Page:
Despite record profits at US$133 billion in 2011, market capitalization of global mining companies fell by 25%, says PwC.
Further, global mining companies’ price-to-earnings (PE) ratio fell below 10 in 2011, which is lower than the dismal PE ratio during the financial crisis. The industry’s stocks significantly underperformed in broader equity markets, losing value by year-end as a result of ongoing economic fears.
“Investors have simply not bought into the industry’s growth story, or are reacting to other short-term global economic concerns,” says John Gravelle, Canadian mining leader, PwC.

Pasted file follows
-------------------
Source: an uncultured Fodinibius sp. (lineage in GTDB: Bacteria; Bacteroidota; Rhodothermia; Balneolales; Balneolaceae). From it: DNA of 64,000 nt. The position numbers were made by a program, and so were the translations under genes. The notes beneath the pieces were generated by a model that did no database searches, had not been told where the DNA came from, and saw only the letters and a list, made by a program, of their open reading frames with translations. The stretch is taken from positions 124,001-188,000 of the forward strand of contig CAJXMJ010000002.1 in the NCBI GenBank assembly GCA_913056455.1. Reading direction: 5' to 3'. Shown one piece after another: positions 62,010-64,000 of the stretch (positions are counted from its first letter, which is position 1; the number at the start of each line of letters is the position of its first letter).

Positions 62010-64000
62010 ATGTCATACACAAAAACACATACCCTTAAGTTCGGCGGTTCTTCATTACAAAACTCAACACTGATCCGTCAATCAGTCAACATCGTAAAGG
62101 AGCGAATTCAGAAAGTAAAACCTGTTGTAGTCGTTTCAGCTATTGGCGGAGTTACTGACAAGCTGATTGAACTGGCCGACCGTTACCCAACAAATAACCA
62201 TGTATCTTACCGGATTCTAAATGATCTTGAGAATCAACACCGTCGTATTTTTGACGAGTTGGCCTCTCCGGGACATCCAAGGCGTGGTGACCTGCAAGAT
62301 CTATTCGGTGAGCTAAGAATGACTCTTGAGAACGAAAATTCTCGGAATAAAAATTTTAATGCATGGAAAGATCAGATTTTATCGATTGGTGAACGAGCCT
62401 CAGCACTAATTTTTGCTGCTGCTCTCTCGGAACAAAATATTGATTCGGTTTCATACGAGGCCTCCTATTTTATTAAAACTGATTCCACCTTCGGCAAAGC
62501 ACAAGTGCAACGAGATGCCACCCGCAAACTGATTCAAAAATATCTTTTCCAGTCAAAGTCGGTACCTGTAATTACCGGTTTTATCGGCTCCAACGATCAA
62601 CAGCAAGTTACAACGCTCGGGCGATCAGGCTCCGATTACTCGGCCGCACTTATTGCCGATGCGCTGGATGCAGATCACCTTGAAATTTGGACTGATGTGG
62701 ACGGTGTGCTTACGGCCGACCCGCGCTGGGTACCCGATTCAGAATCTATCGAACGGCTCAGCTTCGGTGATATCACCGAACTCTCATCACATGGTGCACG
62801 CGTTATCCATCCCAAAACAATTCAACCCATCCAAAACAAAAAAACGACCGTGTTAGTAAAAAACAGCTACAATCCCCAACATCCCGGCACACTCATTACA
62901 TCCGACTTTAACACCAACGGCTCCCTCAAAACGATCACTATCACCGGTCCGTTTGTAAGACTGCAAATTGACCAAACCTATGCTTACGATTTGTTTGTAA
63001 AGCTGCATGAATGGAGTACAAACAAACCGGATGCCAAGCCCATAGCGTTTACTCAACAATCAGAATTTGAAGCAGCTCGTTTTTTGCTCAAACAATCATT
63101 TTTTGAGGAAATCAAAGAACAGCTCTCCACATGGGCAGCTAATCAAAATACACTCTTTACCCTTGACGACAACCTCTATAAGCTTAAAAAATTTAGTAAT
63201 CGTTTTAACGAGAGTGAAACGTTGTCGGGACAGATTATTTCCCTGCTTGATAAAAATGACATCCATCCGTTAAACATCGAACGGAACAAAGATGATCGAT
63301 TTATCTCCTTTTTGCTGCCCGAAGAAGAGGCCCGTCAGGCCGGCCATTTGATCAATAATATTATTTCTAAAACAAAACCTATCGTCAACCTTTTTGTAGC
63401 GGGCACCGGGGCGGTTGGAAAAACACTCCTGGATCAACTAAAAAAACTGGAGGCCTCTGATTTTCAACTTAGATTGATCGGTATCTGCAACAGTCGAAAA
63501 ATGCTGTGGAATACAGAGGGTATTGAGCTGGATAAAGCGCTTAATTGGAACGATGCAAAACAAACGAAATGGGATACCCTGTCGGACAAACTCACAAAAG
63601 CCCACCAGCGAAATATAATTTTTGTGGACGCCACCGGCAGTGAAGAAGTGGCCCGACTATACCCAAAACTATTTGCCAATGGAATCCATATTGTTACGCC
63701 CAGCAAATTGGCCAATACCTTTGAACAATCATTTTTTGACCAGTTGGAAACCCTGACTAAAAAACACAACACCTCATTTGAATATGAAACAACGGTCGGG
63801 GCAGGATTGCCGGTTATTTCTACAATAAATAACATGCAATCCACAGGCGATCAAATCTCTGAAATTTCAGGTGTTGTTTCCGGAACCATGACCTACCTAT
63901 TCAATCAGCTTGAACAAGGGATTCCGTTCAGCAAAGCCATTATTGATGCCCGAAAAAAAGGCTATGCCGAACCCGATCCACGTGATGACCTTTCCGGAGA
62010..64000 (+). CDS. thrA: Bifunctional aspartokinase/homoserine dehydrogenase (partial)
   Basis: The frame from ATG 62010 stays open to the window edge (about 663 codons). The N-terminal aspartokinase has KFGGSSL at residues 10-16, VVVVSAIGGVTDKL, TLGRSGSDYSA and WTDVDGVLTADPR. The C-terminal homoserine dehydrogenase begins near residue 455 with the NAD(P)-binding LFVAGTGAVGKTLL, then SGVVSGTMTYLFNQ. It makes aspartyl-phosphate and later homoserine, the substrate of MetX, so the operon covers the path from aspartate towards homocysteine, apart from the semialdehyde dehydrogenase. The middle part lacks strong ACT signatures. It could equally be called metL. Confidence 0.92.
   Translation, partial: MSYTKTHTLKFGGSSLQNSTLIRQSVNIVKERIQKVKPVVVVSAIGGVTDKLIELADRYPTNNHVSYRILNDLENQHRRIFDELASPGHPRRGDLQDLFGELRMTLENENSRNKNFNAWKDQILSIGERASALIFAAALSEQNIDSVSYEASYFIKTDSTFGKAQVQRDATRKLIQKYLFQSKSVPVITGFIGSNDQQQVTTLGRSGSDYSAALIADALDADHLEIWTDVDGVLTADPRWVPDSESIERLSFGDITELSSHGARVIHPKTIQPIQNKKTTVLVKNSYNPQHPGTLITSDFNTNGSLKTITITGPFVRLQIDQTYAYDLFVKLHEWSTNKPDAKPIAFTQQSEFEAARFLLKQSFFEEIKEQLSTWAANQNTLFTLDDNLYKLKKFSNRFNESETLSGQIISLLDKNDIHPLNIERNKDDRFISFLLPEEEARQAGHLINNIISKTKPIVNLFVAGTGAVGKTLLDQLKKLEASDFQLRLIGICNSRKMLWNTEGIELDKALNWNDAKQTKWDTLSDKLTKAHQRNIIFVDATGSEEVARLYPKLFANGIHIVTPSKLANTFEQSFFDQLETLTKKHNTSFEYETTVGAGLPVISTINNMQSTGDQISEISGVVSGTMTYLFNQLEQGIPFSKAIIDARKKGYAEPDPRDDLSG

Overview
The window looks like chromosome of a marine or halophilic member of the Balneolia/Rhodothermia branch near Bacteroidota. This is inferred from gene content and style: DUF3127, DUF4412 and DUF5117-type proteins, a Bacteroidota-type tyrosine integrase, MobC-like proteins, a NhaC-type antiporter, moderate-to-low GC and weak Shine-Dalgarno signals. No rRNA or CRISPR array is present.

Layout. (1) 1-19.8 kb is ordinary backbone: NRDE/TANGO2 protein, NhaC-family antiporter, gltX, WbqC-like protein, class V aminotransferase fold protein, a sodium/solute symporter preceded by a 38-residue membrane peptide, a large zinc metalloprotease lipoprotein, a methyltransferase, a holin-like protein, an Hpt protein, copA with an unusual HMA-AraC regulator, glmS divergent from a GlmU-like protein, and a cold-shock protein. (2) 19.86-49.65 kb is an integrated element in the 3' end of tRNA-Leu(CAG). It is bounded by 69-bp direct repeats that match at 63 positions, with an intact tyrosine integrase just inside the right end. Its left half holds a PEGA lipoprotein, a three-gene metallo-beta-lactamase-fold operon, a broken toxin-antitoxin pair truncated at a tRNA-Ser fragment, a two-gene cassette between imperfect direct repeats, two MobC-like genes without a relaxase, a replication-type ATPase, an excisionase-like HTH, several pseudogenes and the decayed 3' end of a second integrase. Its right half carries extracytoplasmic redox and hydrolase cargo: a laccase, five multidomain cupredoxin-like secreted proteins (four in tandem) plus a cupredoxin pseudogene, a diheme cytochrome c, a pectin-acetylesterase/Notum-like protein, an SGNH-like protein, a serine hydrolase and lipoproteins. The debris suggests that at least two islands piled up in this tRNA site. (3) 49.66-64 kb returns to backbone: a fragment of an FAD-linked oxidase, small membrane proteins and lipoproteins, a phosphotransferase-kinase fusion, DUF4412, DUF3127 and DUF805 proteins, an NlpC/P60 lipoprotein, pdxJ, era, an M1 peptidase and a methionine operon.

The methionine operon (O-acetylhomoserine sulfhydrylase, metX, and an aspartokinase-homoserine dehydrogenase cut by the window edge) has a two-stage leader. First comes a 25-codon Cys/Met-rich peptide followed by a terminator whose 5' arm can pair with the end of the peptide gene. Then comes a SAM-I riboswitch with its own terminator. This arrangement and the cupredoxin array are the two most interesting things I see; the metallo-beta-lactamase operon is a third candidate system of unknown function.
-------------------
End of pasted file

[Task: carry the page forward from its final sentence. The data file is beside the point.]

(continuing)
Even though the top 40 global mining companies invested US$98 billion in capital projects in 2011 and plan for a further US$140 billion for 2012, investors don’t believe miners will execute their projects or deliver returns as promised.
“[CEOs are] proceeding with caution as resource nationalism, rising costs, labour challenges and investor demands remain top of mind,” says Gravelle.
Meanwhile, iron ore is leading the way in terms of earnings before interest and taxes (EBIT), as well as revenue. As a percentage of revenue, iron ore has jumped from 20% to 42%, and EBIT has gone from 24% to 66% of the total. The price of iron ore hit an annual average of US$168/dmt, posting an annual increase of 29%.
“Diversified producers are adding more iron ore to their portfolio,” adds Gravelle. “Global iron ore reserves expanded by 8% last year with multi-billion dollar capital projects underway in countries such as Australia and Brazil.”